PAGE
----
Use of Essential Oils in pharmaceutical industry
The pharmaceutical industry is the most important user of Essential oils. We include, in this group, all therapeutic and preventive uses, i.e., the use of medicinal plants for their pharmacological activity.
The pharmacological activity of Essential oils is obviously conditioned by the presence in them of certain active molecules, which are able to bond with different structures in living beings, thus modifying them. Synthetic drugs do the same.
The main difference lies in the concentration of these molecules in the drug. This is generally less in the plant, which produces significant differences of action, but also important differences as far as side-effects go. Phytotherapeutic drugs have a less intensive pharmacological action, take longer to act, but also have fewer adverse effects than synthetic ones. Some species stand out above the rest because of a specific compound responsible for the pharmacological activity.
However, it is frequently the case that the effects of administering an Essential oil are different to those of administering just the constituents in isolation. This is why the efficiency of certain phototherapeutic medicines has not been bettered by the administration of isolated active ingredients, as in the cases of the roots of Valeriana officinalis (a sedative), or the roots of the ginseng, Panax ginseng (a stimulant).
When it comes to standards, pharmaceutical grade (British Pharmacopeia), is the one we use. It’s the only scientifically-based grading system available for essential oils. Being a part of this ensures our products’ potency and unbeatable aroma.
Essential oils are also used in the preparation of two other types of therapeutic products: those used in homeopathy, and those used in aromatherapy.
In the case of homeopathy, both medicinal species and toxic plants are used to prepare what are known as “mother tinctures”, from which we obtain the infinitesimal dilutions for homeopathic drugs.
In aromatherapy, essential oils are obtained from raw materials by distillation or pressure. These are administered by inhalation or as external rubs or topically and have several different beneficial effects for human beings.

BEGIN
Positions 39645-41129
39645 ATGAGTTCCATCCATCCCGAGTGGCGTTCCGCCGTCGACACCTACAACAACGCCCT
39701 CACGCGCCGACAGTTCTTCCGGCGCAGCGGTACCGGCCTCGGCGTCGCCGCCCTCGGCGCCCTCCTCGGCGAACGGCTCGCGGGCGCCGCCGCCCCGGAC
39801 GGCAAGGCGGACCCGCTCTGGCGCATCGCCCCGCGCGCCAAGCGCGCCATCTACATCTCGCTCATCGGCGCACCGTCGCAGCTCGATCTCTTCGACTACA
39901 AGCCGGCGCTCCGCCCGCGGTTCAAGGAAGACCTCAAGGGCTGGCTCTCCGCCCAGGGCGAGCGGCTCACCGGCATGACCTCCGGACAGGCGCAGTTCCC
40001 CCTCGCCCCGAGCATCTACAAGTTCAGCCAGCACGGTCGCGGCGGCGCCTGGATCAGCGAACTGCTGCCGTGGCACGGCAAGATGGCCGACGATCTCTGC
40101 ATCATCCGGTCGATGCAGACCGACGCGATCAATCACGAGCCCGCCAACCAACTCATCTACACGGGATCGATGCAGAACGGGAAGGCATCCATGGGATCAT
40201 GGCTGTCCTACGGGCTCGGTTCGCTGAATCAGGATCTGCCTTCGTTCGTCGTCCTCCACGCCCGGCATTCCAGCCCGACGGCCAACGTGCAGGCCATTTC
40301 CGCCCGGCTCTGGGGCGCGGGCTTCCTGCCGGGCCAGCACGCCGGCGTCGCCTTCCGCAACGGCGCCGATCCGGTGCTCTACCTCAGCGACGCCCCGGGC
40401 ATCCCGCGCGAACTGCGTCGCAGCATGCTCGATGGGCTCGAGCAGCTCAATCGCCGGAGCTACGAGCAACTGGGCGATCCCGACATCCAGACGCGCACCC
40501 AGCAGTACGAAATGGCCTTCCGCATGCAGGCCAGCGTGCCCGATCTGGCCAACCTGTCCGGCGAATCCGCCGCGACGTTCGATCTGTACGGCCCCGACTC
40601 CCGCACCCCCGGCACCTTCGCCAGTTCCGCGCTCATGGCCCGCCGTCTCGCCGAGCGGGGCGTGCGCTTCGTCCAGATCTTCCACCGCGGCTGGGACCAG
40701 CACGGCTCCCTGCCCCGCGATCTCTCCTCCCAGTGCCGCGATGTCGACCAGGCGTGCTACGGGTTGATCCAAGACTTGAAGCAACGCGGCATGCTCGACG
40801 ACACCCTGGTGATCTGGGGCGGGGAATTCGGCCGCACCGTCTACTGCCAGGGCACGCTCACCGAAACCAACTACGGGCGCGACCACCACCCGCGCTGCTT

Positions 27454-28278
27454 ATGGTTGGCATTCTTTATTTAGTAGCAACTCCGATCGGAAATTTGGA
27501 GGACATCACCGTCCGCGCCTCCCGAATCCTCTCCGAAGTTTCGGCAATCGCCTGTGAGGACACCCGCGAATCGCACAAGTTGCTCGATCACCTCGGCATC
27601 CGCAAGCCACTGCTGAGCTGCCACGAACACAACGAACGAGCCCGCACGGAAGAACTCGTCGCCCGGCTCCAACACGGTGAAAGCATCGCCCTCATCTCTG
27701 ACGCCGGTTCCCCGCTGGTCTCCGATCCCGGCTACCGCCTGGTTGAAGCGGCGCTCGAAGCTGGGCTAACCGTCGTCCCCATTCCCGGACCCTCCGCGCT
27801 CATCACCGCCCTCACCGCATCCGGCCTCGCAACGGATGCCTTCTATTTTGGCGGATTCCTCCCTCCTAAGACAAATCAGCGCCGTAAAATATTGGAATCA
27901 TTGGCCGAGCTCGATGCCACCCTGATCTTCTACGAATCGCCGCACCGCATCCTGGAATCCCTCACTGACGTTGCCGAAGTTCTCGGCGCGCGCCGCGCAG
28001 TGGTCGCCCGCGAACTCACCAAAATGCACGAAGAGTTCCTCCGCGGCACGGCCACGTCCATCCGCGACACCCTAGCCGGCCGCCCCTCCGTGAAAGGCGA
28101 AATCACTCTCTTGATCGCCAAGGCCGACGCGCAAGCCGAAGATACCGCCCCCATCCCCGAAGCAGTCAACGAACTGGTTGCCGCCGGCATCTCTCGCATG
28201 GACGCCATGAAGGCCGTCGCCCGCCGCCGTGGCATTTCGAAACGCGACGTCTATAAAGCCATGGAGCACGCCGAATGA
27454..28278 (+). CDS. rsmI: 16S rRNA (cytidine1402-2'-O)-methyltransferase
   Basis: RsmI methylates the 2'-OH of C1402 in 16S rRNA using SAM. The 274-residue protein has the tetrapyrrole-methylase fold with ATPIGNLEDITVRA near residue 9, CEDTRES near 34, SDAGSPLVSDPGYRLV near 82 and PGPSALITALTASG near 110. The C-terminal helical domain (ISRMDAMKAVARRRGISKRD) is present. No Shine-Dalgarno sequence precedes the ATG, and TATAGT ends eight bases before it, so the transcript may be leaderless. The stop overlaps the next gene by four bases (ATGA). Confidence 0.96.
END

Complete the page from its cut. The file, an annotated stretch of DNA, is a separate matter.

However, a suitable concentration and dosage can mitigate these problems. In this demanding environment, health professionals recommend that these plant extracts are provided by qualified persons. However, the pharmaceutical specialties on the market allow a safe use of these natural and effective products.
The antibacterial, antiviral, antifungal and anti-parasitic powers of certain Therapeutic Grade Essential oils are no longer to be demonstrated.
Pharmaceutical Grade Essential oils containing phenols (Oregano, Savoury, Thyme thymol or Clove), Aromatic Aldehydes (Cinnamon), Terpene alcohols (thyme to linalool, tea tree, marjoram, etc.), oxides (Eucalyptus Globulus, Myrtle, Niroli…) or Terpenes (pine, citrus zest) are excellent antimicrobials. Moreover, it is important to realize that some of them present a real tropism, a fruitful affinity, for a given organ.
For example, those rich in eucalyptol (oxide) possess activities adapted to the ENT and pulmonary sphere. They are antibacterial, antiviral but also expectorant, mucolytic and immunomodulation.
They can be recommended by oral route, local application but above all by inhalation to disinfect and clear the nose, throat and bronchi in case of colds, rhinitis, naso-pharyngitis or bronchitis.
Eucalyptus supports your respiratory, musculoskeletal, circulatory, and nervous system, allowing you to bring the healing power of a luxury steam room into your home and shower.
You’ll feel refreshed, invigorated, and boosted—especially knowing that the Eucalyptus oil you’re using is a top quality, pharmaceutical grade, essential oil.
Use of Essential Oils in Veterinary Phytotherapy
Pharmaceutical Grade Essential oils of Medicinal plants are increasingly used in prophylaxis in animals which are being fattened. They are used particularly as background treatments or as complements to livestock feeding.